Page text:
Making a will? Don't forget your e-legacy...
Your online activities should not be overlooked when
making a will, advises Alison Turner, tax manager with DSH,
Maidstone-based accountants and business advisors
Most people use a will to determine how their estate
will be distributed and their affairs wound up after their death,
but few think about their online estate – email, online banking,
payment and shopping accounts, Facebook, Twitter and other social
Much of our online activity exists in a digital virtual world
and does not leave a paper trail. As these accounts often hold
important financial and confidential personal information, friends
and family will want these accounts to be closed down as quickly as
It is also important to protect against identity fraud. Social
media accounts carry a lot of personal information and inactive
social media and online accounts are vulnerable to exploitation by
criminals to create fake identities. Dealing with identity fraud
not only takes a long time but coupled with bereavement, adds
considerable stress on to friends and family.
The obvious solution is to write passwords and pin numbers into
your will and lodge it with a solicitor. But it should be
remembered that once probate is granted, the will becomes a public
document and information contained therein freely available to
anyone requesting a copy.
To prevent disclosure, the executor needs to act quickly to
change passwords and pin numbers in advance of probate. If the will
is lodged with a solicitor, each time it is updated a codicil will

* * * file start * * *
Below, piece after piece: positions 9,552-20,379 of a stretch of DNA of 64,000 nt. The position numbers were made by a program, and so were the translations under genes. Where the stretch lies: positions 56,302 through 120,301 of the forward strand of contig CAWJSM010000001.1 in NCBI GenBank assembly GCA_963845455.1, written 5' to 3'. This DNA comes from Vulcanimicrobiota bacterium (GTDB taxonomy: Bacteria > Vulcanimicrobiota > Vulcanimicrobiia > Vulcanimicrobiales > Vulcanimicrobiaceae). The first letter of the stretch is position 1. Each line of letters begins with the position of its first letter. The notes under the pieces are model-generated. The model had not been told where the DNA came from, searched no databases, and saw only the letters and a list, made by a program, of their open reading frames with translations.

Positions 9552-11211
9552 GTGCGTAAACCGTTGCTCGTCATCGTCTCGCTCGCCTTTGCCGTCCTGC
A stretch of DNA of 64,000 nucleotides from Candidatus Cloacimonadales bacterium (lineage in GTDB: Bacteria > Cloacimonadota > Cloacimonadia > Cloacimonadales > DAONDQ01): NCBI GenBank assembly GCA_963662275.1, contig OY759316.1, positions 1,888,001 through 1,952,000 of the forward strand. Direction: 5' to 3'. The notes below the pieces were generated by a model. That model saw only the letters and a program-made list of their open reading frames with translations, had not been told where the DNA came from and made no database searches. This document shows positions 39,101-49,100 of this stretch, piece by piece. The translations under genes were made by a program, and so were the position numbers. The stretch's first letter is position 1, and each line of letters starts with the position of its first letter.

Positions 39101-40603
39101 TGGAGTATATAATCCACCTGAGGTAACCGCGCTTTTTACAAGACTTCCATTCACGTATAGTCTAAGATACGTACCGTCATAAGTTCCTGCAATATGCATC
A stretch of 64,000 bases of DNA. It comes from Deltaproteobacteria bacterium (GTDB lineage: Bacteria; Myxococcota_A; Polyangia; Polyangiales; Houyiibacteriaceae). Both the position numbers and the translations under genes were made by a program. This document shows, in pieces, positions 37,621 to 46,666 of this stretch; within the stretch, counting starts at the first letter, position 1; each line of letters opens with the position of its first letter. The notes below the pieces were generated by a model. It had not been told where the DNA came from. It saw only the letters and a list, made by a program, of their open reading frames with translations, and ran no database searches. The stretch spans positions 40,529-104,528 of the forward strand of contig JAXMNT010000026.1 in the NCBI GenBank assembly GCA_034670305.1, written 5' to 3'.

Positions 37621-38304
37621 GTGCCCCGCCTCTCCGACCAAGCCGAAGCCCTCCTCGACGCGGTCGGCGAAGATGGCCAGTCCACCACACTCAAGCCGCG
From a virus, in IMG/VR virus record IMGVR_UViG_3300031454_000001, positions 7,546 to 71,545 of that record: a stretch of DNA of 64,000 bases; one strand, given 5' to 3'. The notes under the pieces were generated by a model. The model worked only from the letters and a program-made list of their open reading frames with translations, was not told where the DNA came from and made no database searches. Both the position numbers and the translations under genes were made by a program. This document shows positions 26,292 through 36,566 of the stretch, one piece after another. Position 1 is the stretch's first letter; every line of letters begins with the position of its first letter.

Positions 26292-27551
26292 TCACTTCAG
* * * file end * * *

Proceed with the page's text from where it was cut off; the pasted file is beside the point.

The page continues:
be required. This can prove an onerous and costly business.
A second option is to put the information in a letter or
document that can be left with a solicitor, trusted friend or
family member. Although this may prove a cheaper alternative,
updating it on a regular basis to ensure its currency can still
Current advice is to maintain your own secure list of passwords
and pin numbers, and to leave instructions explaining where it is
kept and how it may be accessed, in the will or in a letter lodged
with a solicitor, trusted friend or family member.
Such a letter may also prove useful if for some reason you
become unable to manage your affairs and have set up a Lasting
Power of Attorney.
Although this seemingly contradicts current advice that we
should keep passwords and pin numbers secret and not to write them
down, failure to do so makes it an almost impossible task for the
executor to deal with a deceased’s accounts.
Contact DSH on 01622 690666 or visit www.dsh.co.uk.